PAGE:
Whatever the reasons for Blackfoot’s lack of major league success are irrelevant now as this New Jersey by way of Jacksonville powerhouse band of roughnecks left us some of the finest Southern rock under the sun and while ‘Flyin High’ flew under almost everyone’s radar in 1976, it’s one of their better efforts.
Written by: Eric
ALBUM: Flyin’ High
SERIAL: PE 34378
CD REISSUE: Discogs Reissue List
COUNTRY OF ORIGIN: USA
LINEUP: Rick Medlocke – lead vocals, guitars, dobro * Charlie Hargrett – guitars * Greg T. Walker – bass, backing vocals * Jackson Spires – drums, backing vocals
TRACK LISTING: 01 Feelin’ Good * 02 Flyin’ High * 03 Try A Little Harder * 04 Stranger On The Road * 05 Save Your Time * 06 Dancin’ Man * 07 Island Of Life * 08 Junkie’s Dream * 09 Madness * 10 Mother
WEBLINKS: Site Link
Silly me, for a couple of years I thought ‘Strikes’ was the first Blackfoot album until in 1981 I stumbled on a tattered and stained copy of ‘Flyin’ High’ in a second-hand bin still having no clue they released their debut album ‘No Reservations’ in 1975.
Live and learn, but looking back I’ve often wondered if any of their labels – Epic or Atco really got behind Blackfoot. By this I mean giving them the proper promotion and backing that could have eventually put them in the same arena rock category as Molly Hatchet and 38. Special.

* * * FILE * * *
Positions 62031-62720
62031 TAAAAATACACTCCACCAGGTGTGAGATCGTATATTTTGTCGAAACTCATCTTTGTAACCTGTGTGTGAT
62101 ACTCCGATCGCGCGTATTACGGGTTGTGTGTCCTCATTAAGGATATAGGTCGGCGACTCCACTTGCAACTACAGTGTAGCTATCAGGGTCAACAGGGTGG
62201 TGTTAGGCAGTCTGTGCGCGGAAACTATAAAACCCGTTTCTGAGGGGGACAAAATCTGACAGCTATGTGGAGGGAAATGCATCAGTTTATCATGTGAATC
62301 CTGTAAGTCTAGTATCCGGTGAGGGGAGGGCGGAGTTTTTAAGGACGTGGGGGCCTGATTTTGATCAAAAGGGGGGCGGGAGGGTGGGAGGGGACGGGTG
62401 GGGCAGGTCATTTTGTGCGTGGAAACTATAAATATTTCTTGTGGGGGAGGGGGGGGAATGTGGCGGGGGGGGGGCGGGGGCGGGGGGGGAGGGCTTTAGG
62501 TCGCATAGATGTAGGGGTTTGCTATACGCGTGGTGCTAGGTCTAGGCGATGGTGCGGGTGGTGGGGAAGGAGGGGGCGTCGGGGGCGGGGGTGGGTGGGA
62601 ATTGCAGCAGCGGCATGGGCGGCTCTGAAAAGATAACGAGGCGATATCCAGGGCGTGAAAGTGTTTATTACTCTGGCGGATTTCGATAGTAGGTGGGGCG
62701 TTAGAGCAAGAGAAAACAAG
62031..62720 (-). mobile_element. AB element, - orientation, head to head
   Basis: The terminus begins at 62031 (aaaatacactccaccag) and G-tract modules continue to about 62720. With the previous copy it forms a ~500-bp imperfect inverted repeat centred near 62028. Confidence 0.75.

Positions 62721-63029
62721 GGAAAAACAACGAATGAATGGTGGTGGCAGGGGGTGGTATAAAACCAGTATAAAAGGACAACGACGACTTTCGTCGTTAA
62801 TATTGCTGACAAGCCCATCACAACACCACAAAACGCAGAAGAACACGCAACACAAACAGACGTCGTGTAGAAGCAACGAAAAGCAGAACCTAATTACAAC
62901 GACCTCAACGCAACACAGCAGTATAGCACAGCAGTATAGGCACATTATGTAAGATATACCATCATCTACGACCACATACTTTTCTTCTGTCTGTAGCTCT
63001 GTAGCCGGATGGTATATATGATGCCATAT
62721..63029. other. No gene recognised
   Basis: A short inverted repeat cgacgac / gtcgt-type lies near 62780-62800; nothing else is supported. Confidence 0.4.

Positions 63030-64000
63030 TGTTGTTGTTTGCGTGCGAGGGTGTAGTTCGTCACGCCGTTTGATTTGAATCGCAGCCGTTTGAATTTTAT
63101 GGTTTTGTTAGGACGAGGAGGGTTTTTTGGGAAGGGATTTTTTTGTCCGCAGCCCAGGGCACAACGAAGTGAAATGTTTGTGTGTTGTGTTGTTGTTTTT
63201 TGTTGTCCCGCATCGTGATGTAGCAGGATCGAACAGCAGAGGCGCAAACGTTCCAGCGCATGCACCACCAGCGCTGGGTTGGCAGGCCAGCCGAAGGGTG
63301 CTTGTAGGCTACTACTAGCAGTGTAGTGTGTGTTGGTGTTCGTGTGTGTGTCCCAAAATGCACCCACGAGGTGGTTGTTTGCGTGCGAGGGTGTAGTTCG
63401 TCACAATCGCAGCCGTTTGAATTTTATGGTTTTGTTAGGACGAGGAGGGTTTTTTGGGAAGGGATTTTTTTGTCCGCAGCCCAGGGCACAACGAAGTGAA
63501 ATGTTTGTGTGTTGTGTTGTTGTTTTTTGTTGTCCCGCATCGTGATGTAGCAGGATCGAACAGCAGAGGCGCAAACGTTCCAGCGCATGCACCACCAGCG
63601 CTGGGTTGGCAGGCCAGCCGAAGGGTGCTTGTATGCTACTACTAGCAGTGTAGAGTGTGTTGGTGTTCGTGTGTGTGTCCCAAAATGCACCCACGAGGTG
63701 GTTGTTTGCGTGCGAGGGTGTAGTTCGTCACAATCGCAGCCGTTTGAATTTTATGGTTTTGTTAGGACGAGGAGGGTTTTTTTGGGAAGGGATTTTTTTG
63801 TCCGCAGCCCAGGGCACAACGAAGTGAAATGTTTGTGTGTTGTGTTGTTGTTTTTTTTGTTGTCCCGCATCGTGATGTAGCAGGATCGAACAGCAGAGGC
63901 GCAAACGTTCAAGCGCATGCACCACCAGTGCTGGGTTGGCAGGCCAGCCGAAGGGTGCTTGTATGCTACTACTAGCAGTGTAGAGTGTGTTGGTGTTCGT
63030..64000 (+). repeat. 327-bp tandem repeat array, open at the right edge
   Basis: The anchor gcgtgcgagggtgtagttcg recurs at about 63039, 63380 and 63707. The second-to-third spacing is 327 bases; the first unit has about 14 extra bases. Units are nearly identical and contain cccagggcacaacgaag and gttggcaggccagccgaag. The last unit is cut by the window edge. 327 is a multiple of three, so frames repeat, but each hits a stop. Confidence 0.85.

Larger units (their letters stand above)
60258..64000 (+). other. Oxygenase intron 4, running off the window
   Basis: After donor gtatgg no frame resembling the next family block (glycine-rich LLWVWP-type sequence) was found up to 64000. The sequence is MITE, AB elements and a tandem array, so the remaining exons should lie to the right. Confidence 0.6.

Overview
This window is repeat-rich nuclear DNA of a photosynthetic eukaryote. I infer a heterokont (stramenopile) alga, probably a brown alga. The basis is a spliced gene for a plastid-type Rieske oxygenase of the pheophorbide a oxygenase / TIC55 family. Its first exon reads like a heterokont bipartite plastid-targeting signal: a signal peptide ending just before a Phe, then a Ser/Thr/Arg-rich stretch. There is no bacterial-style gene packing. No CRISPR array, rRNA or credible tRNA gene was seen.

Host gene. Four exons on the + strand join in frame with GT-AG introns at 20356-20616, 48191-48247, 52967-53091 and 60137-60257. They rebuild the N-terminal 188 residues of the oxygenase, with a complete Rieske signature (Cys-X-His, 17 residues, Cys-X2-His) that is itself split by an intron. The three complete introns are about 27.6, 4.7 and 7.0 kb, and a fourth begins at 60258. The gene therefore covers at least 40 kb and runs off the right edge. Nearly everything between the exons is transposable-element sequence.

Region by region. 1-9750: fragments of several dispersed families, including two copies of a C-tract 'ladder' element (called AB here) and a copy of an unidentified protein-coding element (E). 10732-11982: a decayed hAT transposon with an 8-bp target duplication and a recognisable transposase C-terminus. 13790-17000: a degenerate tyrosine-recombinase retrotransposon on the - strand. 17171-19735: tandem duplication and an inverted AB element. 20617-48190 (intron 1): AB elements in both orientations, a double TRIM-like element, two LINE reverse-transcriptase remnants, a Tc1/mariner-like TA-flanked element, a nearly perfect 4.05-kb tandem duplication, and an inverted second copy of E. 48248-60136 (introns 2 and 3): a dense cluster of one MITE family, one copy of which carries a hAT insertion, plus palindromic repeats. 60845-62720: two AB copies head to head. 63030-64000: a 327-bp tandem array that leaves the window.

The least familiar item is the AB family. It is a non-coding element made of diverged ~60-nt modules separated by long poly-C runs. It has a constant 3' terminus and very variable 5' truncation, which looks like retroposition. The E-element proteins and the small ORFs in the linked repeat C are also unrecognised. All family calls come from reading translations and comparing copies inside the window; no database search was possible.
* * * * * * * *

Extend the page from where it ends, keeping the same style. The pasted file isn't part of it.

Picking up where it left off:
Maybe they were just too heavy, or the American Indian image was an issue (Redbone anyone?) or even harder to imagine; Blackfoot just didn’t have the songs to bring record buyers into the stores.
The Europeans were a little more receptive but whatever the reasons for Blackfoot’s lack of major league success are irrelevant now as this New Jersey by way of Jacksonville powerhouse band of roughnecks left us some of the finest Southern rock under the sun and while ‘Flyin High’ flew under almost everyone’s radar in 1976, it’s one of their better efforts.
‘Feelin’ Good’ rocks fast, furious and kicking serious ass right out of the box and while the production isn’t the best, songs like the title track, ‘Try A Little Harder’ and the obligatory highway song (sorry, couldn’t resist!).
‘Stranger On The Road’ shows these guys had no intention of following The Allman Brothers school of Dixie jamming, instead choosing to follow the Hydra path of metallic chicken-fried Jack Daniels soaked riffola.
How radio programmers missed ‘Island Of Life’ is a tragedy. Imagine UFO wrapped in a confederate flag and you have the best cut on this monster bar-none, although the acoustic ‘Mother’ reminds us these boys still had a heart and could even pull off a swaying laid back country rock number without losing any hard rockin’ credibility.
A tour with Aerosmith, Peter Frampton and ‘The Nuge’ followed in ’76 but Epic wanted no more from Blackfoot and a deal was inked with Atco giving us three killer albums. The aforementioned ‘Strikes’, ‘Tomcattin” and 1981’s ‘Marauder’ before losing their way with the radio-friendly ‘Siogo’ and the best forgotten – can’t believe it’s Blackfoot – ‘Vertical Smiles’. New to the band? The first five albums are all you’ll need.
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